FBI Discovers 40 Skulls at Kentucky Residence Linked to Human Remains Trafficking Scheme

Oldham County Jail.

FBI Uncovers 40 Skulls and Human Bones in Kentucky Residence Tied to Alleged Human Remains Trafficking Associated with Harvard Medical School

Kentucky Man Raided for Alleged Human Remains Trafficking Linked to Harvard and Arkansas Mortuary

During a raid at the residence of James Nott in Mount Washington, Kentucky, the FBI discovered 40 skulls and various human bones, which investigators believe were used as decorations throughout the house. The raid was part of an investigation into an alleged international and domestic body part trafficking scheme involving Harvard Medical School and an Arkansas mortuary.

When questioned by FBI agents during the raid, Nott reportedly responded, “only my dead friends,” implying that the human bones belonged to individuals he knew. It is alleged that Nott used a fake name, “William Burke,” a reference to a 19th-century serial killer, to sell the human remains on Facebook. He is accused of obtaining the bones from different locations worldwide.

Following the raid, Nott was charged with possession of a firearm by a convicted felon. The charge arose during the execution of the federal search warrant, which aimed to find firearms and trafficked human remains at Nott’s residence. The Department of Justice issued a press release highlighting the firearm possession charge in relation to the ongoing investigation.

The case involving James Nott sheds light on the alleged illicit trade of human remains and the involvement of prestigious institutions such as Harvard Medical School, drawing attention to the need for further investigation and accountability in addressing such activities.

The criminal complaint against James Nott revealed that law enforcement officers observed him posting human remains for sale on Facebook as recently as June 23. This discovery led to the raid on his residence in Kentucky.

The raid follows an ongoing investigation into the theft and sale of human remains, including brains and skin, from Harvard Medical School’s morgue. Cedric Lodge, the morgue manager, and his wife were indicted by a grand jury for their alleged involvement in the criminal scheme. The indictment states that the scheme took place from 2018 until earlier this year.

During the raid at Nott’s residence, investigators found a Harvard Medical School bag, suggesting a potential connection to the stolen human remains.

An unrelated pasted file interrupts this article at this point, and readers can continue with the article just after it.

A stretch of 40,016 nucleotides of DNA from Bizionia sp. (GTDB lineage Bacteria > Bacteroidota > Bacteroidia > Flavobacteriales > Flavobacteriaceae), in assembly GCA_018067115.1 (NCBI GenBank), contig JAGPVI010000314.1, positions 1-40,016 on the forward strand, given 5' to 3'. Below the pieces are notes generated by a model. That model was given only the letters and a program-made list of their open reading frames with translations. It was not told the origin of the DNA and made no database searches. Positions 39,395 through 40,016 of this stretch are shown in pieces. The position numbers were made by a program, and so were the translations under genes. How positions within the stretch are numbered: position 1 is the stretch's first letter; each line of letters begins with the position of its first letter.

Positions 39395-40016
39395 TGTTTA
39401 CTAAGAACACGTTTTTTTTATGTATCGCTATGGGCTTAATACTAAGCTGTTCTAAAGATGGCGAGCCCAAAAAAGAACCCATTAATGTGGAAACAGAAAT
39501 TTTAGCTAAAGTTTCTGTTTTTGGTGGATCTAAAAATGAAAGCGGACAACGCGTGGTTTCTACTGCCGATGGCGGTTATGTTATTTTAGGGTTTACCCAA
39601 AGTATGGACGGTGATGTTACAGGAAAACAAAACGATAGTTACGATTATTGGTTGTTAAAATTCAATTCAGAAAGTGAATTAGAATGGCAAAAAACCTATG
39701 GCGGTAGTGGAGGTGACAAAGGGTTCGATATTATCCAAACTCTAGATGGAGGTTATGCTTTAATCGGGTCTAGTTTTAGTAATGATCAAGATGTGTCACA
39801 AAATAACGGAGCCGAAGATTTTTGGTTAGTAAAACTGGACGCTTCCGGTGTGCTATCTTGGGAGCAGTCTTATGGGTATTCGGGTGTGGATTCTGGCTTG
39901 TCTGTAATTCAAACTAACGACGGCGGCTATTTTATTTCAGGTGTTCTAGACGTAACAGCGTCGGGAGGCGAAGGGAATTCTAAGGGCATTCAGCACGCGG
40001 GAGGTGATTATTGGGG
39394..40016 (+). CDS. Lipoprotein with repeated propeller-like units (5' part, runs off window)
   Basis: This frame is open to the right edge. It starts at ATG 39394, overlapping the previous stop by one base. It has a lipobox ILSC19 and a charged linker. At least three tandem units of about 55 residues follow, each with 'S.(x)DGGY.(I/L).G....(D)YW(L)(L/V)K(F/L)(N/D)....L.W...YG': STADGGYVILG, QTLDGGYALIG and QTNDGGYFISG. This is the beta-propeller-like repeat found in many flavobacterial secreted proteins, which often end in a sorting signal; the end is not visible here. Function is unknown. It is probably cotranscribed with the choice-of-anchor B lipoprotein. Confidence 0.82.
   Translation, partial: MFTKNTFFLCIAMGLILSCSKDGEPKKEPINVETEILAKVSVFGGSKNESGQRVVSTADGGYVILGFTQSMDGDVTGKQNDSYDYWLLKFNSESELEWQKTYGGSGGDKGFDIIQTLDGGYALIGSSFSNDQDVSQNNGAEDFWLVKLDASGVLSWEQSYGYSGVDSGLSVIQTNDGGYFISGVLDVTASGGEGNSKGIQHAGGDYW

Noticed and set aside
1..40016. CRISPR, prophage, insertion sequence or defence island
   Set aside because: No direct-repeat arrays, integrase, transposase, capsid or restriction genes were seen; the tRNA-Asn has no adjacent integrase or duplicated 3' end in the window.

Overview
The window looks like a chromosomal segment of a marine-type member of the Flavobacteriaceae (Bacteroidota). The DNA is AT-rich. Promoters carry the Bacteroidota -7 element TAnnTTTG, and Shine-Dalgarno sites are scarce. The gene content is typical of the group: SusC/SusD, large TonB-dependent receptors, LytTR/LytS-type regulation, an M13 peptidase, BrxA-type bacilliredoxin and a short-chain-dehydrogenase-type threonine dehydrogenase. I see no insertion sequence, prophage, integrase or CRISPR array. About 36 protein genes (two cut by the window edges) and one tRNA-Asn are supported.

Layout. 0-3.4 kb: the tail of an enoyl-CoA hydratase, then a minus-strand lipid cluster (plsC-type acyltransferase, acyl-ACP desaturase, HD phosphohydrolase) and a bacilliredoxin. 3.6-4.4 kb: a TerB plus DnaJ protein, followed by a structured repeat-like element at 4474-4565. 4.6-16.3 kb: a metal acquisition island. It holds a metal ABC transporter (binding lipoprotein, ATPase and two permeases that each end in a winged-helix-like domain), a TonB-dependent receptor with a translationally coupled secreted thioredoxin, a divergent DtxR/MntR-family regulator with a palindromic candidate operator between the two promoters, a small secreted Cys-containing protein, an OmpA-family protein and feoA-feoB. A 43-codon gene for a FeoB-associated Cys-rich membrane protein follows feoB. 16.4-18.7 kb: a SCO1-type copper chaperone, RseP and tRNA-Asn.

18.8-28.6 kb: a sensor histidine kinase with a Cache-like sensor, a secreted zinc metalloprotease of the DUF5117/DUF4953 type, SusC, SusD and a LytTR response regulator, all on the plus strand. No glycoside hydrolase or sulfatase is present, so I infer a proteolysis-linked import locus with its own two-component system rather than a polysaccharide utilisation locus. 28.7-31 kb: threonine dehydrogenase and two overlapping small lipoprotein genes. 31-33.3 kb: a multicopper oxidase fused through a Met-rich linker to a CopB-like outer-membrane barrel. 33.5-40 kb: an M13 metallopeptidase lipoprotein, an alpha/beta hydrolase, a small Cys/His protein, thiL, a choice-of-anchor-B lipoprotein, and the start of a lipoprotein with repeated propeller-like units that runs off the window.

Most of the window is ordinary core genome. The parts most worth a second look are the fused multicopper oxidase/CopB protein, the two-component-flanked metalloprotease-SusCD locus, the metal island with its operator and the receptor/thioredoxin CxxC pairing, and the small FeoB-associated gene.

These developments highlight the investigation’s focus on uncovering the extent of the alleged trafficking of human remains and the involvement of individuals associated with Harvard Medical School’s morgue. The case emphasizes the need for comprehensive measures to safeguard the ethical handling and respectful treatment of human remains.

Cedric Lodge, the morgue manager at Harvard Medical School, is accused of taking human remains that were meant to be cremated to his home in Goffstown, New Hampshire, and selling them to individuals in other states. This illegal operation has resulted in charges being brought against eight individuals across multiple states.

James Nott, one of the individuals charged, allegedly coordinated the sales of the remains with Jeremy Pauley, who resides in Pennsylvania.

United States Attorney Gerard M. Karam expressed his disbelief at the nature of these crimes, highlighting that the theft and trafficking of human remains strike at the core of our humanity. He emphasized the severity of the situation, particularly because many of the victims willingly donated their remains for medical education and scientific advancement. Exploiting these individuals and their families for financial gain is deeply disturbing. Through the charges brought forth, justice is being pursued for all the victims involved.

These ongoing investigations and charges aim to address the grave ethical violations and seek justice for the victims who intended to contribute to medical education and research in a meaningful way.